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Carsickness
Motion Sickness

Motion sickness, a common problem in travelers by automobile, train, air, and particularly sea, usually causes mild to moderate discomfort but in severe cases can be incapacitating. It affects up to 58% of children traveling in automobiles or airplanes and almost 100% of boat passengers in very rough seas. Motion sickness is more common in women, especially during pregnancy or menstruation, but in general little is known about individual susceptibility. Sensation of head position and movement are generated in the semicircular canals (angular acceleration or rotation) and otolith organs (vertical acceleration) in the inner ears and carried to the central nervous system via cranial nerve VIII. The signs and symptoms of motion sickness occur when sensory information about the body's position in or movement through space is contradictory or contrary to prior experience. Resulting signs and symptoms include dizziness, nausea, vomiting, pallor, and cold sweats.

Travelers who are susceptible to motion sickness can minimize symptoms by choosing seats with the smoothest ride (front seat of a car, forward cars of a train, and the seats over the wings in an airplane), focusing on distant objects rather than trying to read or look at something inside the vehicle, minimizing head movement, and if necessary lying supine.

Medications which may ameliorate symptoms of motion sickness include scopolamine (available in both patch and oral form) and oral meclizine, dimenhydrinate, diphenhydramine, and promethazine. Choice of medication is based on trip duration, underlying medical problems, and concerns about sedation. Scopolamine patches are appropriate for longer voyages and should be applied 4 hours before departure and changed every 3 days if needed. Oral scopolamine is effective for 68 hours and can be used for short journeys or for the interval between application of the patch and onset of effectiveness. Other oral medications are efficacious for several hours and can also be used for shorter journeys. All oral medications should be started 1 hour before departure. All these medications can impair alertness and must be used with caution by those operating vehicles or heavy machinery. This effect is additive with alcohol and is least severe with scopolamine. In addition, all have anticholinergic properties and should be avoided in travelers with narrow-angle glaucoma, pyloric obstruction, or prostatic hypertrophy and used with caution in those with asthma and cardiovascular disease. Side effects include dry mouth, blurred vision (especially for persons with hyperopia), and bradycardia. Promethazine primarily decreases nausea and has been combined with ephedrine (2550 mg) to decrease sedation. Only dimenhydrinate and diphenhydramine are recommended for use in children. They may cause paradoxical excitation and should not be used in children <2 years of age.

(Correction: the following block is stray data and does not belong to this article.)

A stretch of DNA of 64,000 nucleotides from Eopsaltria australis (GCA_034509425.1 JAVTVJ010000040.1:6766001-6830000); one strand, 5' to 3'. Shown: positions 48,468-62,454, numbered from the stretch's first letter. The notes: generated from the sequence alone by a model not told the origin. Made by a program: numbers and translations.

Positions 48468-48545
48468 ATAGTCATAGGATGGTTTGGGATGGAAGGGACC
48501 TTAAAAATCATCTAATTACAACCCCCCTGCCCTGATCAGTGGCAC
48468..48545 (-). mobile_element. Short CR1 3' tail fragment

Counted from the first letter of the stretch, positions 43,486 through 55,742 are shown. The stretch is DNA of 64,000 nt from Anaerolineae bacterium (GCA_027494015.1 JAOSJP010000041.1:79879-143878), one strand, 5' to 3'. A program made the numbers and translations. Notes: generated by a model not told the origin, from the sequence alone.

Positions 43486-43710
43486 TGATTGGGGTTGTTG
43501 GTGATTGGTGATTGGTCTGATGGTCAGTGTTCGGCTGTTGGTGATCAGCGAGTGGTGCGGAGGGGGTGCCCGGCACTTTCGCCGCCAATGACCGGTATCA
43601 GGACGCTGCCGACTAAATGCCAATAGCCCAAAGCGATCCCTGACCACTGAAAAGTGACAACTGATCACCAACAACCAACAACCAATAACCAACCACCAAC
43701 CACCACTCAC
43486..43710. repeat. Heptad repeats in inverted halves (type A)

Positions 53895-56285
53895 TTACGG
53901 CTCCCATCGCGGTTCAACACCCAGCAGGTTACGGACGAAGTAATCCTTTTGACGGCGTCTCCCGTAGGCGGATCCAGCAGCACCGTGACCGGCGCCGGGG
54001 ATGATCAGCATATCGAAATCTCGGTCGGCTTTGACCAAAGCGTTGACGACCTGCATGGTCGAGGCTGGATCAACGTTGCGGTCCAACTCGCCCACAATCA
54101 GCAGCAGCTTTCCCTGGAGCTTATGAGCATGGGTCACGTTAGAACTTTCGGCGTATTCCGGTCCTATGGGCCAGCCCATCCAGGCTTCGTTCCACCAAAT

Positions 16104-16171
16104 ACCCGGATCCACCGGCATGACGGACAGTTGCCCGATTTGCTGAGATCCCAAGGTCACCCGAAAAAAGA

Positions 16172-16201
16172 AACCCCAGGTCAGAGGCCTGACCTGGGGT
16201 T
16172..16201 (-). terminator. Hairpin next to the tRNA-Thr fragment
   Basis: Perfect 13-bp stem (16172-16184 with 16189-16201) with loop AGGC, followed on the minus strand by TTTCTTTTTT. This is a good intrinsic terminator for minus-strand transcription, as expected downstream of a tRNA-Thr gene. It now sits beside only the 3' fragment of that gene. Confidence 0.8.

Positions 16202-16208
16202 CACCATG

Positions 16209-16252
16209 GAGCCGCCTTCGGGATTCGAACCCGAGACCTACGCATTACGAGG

Nonpharmacologic methods for motion sickness may benefit some persons but have not been proven to have consistent efficacy. High levels of ginger have been helpful in some persons. Pressure on the P6 acupuncture point of the wrist provides relief of nausea in pregnancy and after chemotherapy, but evidence for efficacy in motion sickness is contradictory.

Dosages of anti-motion sickness medications
Medication Dose Contraindications Adverse effects Comments
Scopolamine

Patch: change every 72 hours. Apply to hairless area behind ear.

Oral: 0.40.8 mg every 68 hrs

Gastrointestinal or bladder neck obstruction (e.g., prostatic hypertrophy), liver or kidney disease, risk for acute-angle glaucoma Dry mouth, bradycardia, blurred vision (especially in hyperopic persons), decreased memory for new information, decreased attention and alertness Useful for longer journeys. Do not touch eyes after applying patch. Contraindicated in children.
Dimenhydrinate

Adult: 2550 mg up to 4 times per day

Children: 1.25 mg/kg, up to 25 mg. Can be repeated every 6 hrs

Use with caution in persons with asthma, cardiac arrhythmias, pyloric or bladder neck obstruction, narrow-angle glaucoma Drowsiness, thickened respiratory secretions, dry mouth, blurred vision, paradoxical excitation in children  
Diphenhydramine

Adult: 2550 mg up to 4 times per day

Children: 1 mg/kg, up to 25 mg

As for dimenhydrinate As for dimenhydrinate  
Promethazine Adult: 2550 mg up to 4 times per day As for dimenhydrinate As for dimenhydrinate; hypotension, abnormal movements

May be combined with ephedrine to help maintain alertness. Primarily controls nausea.

Not recommended for children.

Meclizine 2550 mg daily Asthma, narrow-angle glaucoma, bladder neck obstruction Drowsiness, dry mouth, occasional blurred vision Not recommended for children.

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Motion Sickness